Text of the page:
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It seems just about everybody is becoming vegan these days. People are becoming more conscious of just how bad certain foods can be for us, including red meat and processed meats. Not only that, animals are rarely treated well and pumped full of chemicals, so when we eat them we’re not being as healthy as we think we are, or as ethical.
So, you know veganism is where a person doesn’t eat any animal products whatsoever. They don’t eat meat, but unlike many vegetarians, they don’t eat milk or eggs either. They don’t eat any products containing byproducts of these things either, so they won’t eat honey, sweets with gelatine, and the list goes on. To some this may seem extreme, but to many, it’s a way of finally giving powerless animals a voice. People like Wayne Pacelle work hard to make sure animals finally have a voice.
But what is selective veganism? This is where you eat a vegan diet the majority of the time, but occasionally allow yourself some eggs and dairy. Similar to a flexitarian, who eats a vegetarian diet most of the time but allows occasional meat or fish if they really want it. To those who are hardcore vegans, this might seem like a cop out. But to others, it could be the perfect middle ground. Becoming vegan might not be an option for some right now, but selective veganism might just be the diet of the future. Here’s why…
One of the hardest things to do, however you eat, is turning down free food. Let’s say someone brings you a coffee to work, or makes cupcakes for the whole office. Turning them down doesn’t always feel great, and can make the person who bought it feel bad. Although this isn’t always a reason to compromise your values, some instances might be worth loosening up a little.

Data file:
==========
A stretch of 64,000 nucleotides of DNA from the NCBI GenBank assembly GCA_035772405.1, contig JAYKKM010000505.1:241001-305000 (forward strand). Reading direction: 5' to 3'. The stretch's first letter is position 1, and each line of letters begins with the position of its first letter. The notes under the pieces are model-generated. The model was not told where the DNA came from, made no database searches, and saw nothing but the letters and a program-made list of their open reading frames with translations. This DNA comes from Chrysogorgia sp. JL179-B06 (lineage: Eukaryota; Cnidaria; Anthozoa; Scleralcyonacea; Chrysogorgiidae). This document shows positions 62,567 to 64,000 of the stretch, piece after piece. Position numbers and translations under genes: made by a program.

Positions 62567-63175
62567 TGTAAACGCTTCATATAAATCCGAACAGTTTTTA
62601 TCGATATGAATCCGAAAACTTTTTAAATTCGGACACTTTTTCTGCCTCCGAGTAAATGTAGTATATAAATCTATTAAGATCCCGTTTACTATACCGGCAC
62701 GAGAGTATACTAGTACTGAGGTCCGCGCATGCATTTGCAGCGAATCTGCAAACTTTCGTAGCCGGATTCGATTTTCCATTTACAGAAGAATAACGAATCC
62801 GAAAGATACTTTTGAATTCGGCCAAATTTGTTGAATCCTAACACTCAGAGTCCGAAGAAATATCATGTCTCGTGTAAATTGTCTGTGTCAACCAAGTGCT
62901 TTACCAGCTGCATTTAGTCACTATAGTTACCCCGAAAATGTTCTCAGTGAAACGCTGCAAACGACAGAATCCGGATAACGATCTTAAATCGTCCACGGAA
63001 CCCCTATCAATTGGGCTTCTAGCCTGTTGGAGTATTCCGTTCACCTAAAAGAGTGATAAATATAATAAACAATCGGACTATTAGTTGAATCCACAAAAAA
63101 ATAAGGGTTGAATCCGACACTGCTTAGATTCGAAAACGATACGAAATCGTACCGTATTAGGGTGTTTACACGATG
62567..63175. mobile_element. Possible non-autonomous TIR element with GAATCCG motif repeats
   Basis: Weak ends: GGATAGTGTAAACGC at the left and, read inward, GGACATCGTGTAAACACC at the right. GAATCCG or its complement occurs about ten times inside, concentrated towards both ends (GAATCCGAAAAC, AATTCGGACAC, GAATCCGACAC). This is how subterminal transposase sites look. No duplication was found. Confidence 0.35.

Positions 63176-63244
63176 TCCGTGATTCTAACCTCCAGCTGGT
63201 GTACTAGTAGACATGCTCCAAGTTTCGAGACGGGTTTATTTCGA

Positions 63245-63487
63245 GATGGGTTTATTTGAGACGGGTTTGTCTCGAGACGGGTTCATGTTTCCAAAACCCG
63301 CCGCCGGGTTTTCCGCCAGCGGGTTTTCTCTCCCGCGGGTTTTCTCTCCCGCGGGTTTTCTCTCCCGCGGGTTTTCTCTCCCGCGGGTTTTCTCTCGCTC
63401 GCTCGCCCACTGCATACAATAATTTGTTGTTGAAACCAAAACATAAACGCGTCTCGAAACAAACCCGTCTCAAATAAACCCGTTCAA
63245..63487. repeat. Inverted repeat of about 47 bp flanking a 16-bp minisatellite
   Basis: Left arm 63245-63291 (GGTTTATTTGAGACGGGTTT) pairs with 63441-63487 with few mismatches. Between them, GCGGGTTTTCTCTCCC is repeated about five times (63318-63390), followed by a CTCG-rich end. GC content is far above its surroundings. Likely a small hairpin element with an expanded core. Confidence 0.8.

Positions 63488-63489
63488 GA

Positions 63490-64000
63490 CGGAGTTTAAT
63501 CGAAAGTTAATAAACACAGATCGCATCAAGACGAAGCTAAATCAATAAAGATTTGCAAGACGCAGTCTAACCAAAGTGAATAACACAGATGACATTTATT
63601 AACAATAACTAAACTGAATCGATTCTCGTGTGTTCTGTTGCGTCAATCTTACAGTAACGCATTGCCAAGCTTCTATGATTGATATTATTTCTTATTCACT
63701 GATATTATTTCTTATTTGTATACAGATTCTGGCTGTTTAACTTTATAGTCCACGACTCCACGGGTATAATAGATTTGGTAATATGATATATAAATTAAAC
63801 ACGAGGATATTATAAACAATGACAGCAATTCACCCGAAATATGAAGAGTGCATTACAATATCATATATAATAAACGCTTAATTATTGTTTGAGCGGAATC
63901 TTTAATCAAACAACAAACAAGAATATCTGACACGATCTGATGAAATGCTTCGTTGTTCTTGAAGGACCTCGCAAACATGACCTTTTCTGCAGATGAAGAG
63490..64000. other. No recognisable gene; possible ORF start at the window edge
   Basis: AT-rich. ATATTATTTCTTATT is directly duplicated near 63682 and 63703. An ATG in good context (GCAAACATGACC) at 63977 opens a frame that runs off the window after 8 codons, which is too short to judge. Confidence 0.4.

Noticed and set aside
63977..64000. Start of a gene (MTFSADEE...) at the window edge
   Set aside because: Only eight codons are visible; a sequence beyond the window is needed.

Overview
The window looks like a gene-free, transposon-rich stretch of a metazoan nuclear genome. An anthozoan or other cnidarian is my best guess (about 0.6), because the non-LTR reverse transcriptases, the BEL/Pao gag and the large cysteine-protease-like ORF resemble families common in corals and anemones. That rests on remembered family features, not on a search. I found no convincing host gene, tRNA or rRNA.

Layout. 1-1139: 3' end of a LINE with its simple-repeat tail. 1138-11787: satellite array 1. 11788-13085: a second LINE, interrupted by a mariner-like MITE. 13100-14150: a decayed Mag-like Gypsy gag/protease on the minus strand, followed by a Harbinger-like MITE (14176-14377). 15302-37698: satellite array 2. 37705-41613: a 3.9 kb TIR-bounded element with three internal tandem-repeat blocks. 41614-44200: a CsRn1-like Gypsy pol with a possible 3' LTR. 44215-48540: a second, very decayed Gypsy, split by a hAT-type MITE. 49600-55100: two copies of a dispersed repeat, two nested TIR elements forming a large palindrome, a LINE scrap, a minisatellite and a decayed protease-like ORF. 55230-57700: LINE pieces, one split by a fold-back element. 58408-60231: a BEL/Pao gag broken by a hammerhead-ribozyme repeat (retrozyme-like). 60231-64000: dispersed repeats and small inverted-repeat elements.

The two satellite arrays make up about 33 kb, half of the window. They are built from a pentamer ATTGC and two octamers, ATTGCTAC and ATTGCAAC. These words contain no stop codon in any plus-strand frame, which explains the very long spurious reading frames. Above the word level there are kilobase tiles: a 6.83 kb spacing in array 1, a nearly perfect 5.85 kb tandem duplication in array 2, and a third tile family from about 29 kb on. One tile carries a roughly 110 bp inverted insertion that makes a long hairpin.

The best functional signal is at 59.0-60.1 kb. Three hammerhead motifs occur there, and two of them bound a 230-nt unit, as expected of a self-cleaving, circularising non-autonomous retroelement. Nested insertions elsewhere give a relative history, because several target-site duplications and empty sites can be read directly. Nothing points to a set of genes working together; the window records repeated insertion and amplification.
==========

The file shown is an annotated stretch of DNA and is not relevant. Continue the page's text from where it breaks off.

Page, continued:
If you’re prone to develop disordered eating, or you have experienced issues with eating all your life, selective veganism allows you to be as healthy as possible while still living a balanced life. As no foods are really off limits, you are less likely to get into a negative mindset about food. Your mental health should always come first.
Many vegans are great people. Some are great people but are hardcore in their approach to the way of life. Some cry when their family members eat meat in front of them. Some can be argumentative. The key to being vegan is spreading the love, being open about your reasons and letting people make their own decisions. It isn’t your job to force anybody or make them feel bad by name calling and crying. With selective veganism, others can relate to you and might just take up a more ethical stance too when they see they don’t have to give up everything.
No matter what some hardcore vegans will tell you, you’re still doing your bit to help. It isn’t anybody’s job to be perfect. As long as you’re helping, you can feel good!